Members of The Band Steele perform in front of Tytan cameras in the old aluminum plant in Eatonton for a music video.

By Lynn Hobbs
The Eatonton Messenger

Summer memories are made in the Lake Country, and a new music video showing memories of a summer love should look like home to Putnam County folks. The Band Steele’s official music video of its song “Tan Lines and Moonshine” was shot in Putnam County in early October 2016, released on YouTube Dec. 7 and has been submitted to CMT. The video was made by Tytan Pictures for Fire River Records and not only features local scenes, but an all-local cast.

Brian D’Antoni, of Fire River Records, asked Tytan Executive Producer Jim Stone if Tytan could shoot the video for them in Alabama. “I said, ‘Yeah, we will do it, but only if we can shoot it in Eatonton,’” Stone said.

Tytan Pictures is leasing property from Eatonton’s Downtown Development Authority and is in the beginning stages of making the city a place for the making of videos and films.

“Tan Lines and Moonshine” is the Band Steele’s debut country extended play and needed a Southern setting. Alabama was first mentioned because the band’s musicians, Bo Steele and Ben Rubino, are from Alabama. When Stone changed it to Eatonton, Fire River set up a casting call in Atlanta; but Stone set up one the same day in Eatonton.

“The actresses in Atlanta were good, but I wanted all Eatonton. I wanted it to feel authentic, because if they weren’t Southern girls, people would see a mile away that it wasn’t real,” he said, explaining the difference is “Southern girls are not defensive; they’re friendly and easy-going.”

The Tytan team had only 10 days to put the video together, start to finish. Stone said he called Adam Smith, owner of Smith’s Coastal Grill, because Stone remembered two pretty waitresses there, Amber Reese and Lacey Johns. Stone asked Reese and Johns “to call all their friends and get them to the casting call. I said we need young pretty girls and pretty boys, and I know y’all know some.”

Twenty-eight people showed up to audition for the few spots needed, and Reese and Johns worked so hard running the audition that Stone told them they could be assistant producers of the video. “But at the end of the audition, (Producer) Julio (Saldarriaga) said ‘she’s my Jamie,’ and he pointed to Amber,” Stone said, noting Reese had not auditioned for the part. “Jamie” is the young girl the song is about, the one the musician is singing to. In addition to Reese, the other cast members are Kayla Hatfield, Andrew Webster, Luke Leverett, Kay Reese and M.L. Price.

A Tytan crew and their long-armed camera follows alongside a jeep on Tanyard Road in Putnam County for the making of a scene for the music video.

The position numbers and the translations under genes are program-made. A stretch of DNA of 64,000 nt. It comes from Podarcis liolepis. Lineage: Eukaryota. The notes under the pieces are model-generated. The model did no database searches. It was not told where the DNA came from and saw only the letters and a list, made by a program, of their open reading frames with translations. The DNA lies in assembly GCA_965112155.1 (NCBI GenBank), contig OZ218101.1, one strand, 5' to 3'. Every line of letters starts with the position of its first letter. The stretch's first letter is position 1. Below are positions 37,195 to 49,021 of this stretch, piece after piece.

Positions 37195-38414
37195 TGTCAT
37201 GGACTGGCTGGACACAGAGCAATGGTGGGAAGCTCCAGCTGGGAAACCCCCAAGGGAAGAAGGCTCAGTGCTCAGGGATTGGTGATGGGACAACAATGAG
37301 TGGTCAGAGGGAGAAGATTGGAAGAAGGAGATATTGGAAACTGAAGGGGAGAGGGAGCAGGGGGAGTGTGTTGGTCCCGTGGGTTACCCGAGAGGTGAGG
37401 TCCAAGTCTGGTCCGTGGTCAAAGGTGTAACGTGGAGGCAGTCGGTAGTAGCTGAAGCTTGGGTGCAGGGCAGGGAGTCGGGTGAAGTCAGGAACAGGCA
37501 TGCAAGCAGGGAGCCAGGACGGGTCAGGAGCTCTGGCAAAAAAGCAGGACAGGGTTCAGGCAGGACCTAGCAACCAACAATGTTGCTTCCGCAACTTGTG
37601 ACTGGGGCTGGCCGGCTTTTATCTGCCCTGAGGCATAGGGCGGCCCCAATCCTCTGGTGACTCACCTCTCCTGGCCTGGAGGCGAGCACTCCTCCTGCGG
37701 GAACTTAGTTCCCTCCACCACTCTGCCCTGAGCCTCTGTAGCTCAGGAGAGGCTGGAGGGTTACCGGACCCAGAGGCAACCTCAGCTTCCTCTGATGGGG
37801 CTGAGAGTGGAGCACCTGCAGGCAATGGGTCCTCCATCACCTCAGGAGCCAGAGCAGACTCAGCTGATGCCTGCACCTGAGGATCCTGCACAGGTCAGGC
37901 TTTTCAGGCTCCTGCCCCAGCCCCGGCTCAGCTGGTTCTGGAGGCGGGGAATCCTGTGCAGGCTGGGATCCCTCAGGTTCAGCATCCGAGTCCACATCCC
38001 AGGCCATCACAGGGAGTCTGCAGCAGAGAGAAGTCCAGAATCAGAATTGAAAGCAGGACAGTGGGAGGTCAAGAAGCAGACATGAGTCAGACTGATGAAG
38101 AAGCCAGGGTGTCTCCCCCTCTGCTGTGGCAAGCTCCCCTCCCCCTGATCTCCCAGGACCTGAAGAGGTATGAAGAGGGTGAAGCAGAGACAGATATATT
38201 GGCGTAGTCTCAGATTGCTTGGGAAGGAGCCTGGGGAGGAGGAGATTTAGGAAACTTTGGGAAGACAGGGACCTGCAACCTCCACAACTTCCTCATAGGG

The video begins at the bar of Smith’s Coastal Grill. The other scenes are at Eatonton Mayor Walt Rocker Jr.’s farm, the old Oak Street aluminum plant, Ooh La La Lavender Farm, the Old Macon Circle Bridge, Tanyard Road and a bird’s eye view of downtown Eatonton and the Putnam County Courthouse.

“It was amazing,” Reese said of starring in the video. “I got to be treated special with makeup artists and hair stylists for four days. I was very nervous at first because I didn’t want my friends to see me in a swimsuit kissing a guy in front of a camera, but everybody who worked with us was great and made us feel comfortable, even with a camera two inches from our face.”

A party scene outside the old aluminum plant off Oak Street, lit up by a China Ball light, is seen on a Tytan camera screen during the making of a music video in Eatonton.

Adding to the fun, Reese said, was they all got to go out and sing karaoke with Bo Steele at The Watering Hole.

Steele and Ben Rubino began playing music together at the age of 14 in Alabama. Their road to fame began when a video of Steele singing in a hospital waiting room went viral online with millions of views. They secured a role performing an original song in the movie “Life on the Line” starring John Travolta, Kate Bosworth and Sharon Stone.

That movie garnered them an invitation to sing the National Anthem live at the NASCAR Driving For Linemen 200 Race on national television; which is how Tytan came on the scene.

Tytan’s documentary “Storm Soldiers,” is about linemen working behind the scenes to restore power during and after storms. D’Antoni called Stone to get permission to use some video footage from “Storm Soldiers” for the NASCAR performance, and their friendship was formed.

It was D’Antoni who introduced Stone to MLB great Darryl Strawberry, which turned into a movie-making deal to portray Strawberry’s life story. The feature film is in the creation stages, Stone said, and will be partially shot in Eatonton.

“Tan Lines and Moonshine” can be seen currently on YouTube – on that site, search “The Band Steele – Tan Lines Official Music Video.” Another “Behind the Scenes” video, also on YouTube, features a concert on the Putnam County Courthouse’s front (north) lawn. The video has more than 23,000 views “and that number is growing,” Stone said, noting the video has been submitted to CMT and the song is climbing the charts for new songs.


See the video “Tan Lines and Moonshine”: